Father Morrow said once the new parish campus was built nine miles outside Carrollton in 1962, maintaining the old chapel was a drain on the budget. A collaboration between the Catholic priest and his friend, a Baptist preacher, convinced university leaders to accept the chapel, move it on campus, and pay for its upkeep. The building today is an interfaith chapel serving different groups on campus. Mass is celebrated there on Mondays by Father Carballo, who makes himself available for students’ needs while he covers the spiritual needs of his parish and two surrounding counties. The ministry is known as West Georgia Catholic Life.
Father Carballo said, “Many of our students are very faithful Catholics trying to live and develop their faith in a new environment, away from their homes and in a mixed faith population.”
‘We need a Catholic student center’
A Catholic center for students is a dream project. Some feel a place of their own would help to anchor the community. There are an estimated 900 to 1,000 Catholic students on the campus.
Caitlin Teknipp, 18, is a first-year student studying sports management. She’s from McDonough and her home parish is St. James the Apostle. She’d like to see a place for Catholics to come together.
Said Teknipp, “Right now all we have is Monday night Mass. I would love for us to be able to have a place to hang out and plan activities to get more people involved in Catholic life here on campus.”
Edwin Espino, 21, a junior studying history, said a permanent chaplain would help students grow in their faith. He is from Jonesboro and attends San Felipe de Jesus Mission in Forest Park.
“I think we are really missing a place to call our own,” said Espino. “Out here you have your Baptist Center, Methodist Fish House, and the Christian Campus Fellowship center, but you don’t have a place to really rally and draw in the Catholic student base.”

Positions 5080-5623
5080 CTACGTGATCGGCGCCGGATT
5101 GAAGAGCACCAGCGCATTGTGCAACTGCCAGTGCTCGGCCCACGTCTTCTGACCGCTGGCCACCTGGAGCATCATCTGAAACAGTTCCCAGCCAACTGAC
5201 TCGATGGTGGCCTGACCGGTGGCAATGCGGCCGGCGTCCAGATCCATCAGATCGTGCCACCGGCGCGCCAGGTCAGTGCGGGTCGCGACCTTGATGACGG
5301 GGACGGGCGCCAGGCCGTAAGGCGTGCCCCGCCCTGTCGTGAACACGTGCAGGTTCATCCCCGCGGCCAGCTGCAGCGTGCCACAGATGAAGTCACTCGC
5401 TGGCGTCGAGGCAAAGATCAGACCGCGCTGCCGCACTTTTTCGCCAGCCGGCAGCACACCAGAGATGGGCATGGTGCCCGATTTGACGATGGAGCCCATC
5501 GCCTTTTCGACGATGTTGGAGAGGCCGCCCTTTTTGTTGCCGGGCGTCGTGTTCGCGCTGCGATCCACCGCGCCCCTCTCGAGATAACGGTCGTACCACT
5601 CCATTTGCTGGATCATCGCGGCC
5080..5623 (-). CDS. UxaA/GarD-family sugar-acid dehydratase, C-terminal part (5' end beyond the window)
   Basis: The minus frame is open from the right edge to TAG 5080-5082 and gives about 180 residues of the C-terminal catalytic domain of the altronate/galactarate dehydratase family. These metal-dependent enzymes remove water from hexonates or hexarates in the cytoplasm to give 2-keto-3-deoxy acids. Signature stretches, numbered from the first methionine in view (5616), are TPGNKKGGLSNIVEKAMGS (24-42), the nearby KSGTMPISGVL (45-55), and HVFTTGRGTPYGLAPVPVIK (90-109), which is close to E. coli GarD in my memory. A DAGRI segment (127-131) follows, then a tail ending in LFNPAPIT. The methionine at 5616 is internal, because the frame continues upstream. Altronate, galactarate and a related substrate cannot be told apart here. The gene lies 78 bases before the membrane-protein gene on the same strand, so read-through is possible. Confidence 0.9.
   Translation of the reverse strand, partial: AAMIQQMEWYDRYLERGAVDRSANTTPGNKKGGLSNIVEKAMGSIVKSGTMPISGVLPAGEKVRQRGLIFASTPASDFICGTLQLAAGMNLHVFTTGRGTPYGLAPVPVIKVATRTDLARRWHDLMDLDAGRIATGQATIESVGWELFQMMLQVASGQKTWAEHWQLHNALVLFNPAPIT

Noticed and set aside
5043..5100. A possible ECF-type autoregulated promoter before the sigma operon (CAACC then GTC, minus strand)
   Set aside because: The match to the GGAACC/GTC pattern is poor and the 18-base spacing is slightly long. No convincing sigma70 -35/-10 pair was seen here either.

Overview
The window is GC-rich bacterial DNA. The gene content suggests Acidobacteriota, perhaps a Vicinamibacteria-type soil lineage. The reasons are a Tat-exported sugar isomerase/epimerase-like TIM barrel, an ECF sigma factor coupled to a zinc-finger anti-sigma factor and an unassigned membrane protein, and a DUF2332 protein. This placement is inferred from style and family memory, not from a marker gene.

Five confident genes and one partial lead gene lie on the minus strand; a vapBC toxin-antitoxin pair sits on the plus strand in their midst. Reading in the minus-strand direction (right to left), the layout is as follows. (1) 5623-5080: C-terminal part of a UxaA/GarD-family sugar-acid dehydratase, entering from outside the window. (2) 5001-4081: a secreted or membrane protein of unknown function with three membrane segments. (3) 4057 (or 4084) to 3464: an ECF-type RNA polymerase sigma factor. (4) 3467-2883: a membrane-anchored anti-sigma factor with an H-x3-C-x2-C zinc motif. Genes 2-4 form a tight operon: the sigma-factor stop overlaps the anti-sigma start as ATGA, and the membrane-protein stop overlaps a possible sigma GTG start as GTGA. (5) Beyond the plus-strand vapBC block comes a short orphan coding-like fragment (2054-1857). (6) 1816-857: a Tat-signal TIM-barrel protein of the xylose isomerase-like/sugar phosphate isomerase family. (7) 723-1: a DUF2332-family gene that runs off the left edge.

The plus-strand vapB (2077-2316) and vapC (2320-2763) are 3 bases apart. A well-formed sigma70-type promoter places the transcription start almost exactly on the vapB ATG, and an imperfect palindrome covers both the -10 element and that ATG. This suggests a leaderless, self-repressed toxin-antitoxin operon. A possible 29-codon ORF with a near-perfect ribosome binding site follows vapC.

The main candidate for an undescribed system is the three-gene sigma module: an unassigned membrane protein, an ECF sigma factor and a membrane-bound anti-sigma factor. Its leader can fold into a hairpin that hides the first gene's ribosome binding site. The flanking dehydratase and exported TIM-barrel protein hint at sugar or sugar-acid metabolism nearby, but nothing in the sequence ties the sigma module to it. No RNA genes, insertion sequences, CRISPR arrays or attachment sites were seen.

He said Father Carballo is “awesome,” but a chaplain to serve college students “would be a great sign of commitment from the Catholic community that shows they are here to tend to their flock.”
Father Carballo shares the goal.
“We need a Catholic student center where the students could gather, study, meet, eat, relax, and find spiritual comfort in the support of their Catholic faith and peers. For 50 years, we have had the chapel, and we are all very grateful for that,” he said. “But we need a student center since the chapel is not the appropriate place to hang out, outside of liturgical events.”
Talks are ongoing with Catholic Construction Services in a review of this project, he said.
The small community has made the young adults consider their faith and whether to stay engaged in their church.
Theresa Daugherty, 18, found friends of similar morals and broadened her circle of friends beyond other first-year students. Daugherty studies math with a concentration in education. Her home is Peachtree City where she attends Holy Trinity Church.
After nearly a semester, Daugherty said her choosing to go to Mass weekly, “regardless of how much homework I have, makes me realize how much I value being a Catholic.”
Brittany Ricciardi, 18, is juggling classes for a pre-nursing degree. She also grew up in Peachtree City and attended Holy Trinity Church.
A small community has challenges but has made her stronger, said Ricciardi.
“Being an involved and faithful Catholic in college is extremely difficult, but with UWG’s Catholic Life I am able to step back, take a breath, and build myself up again.”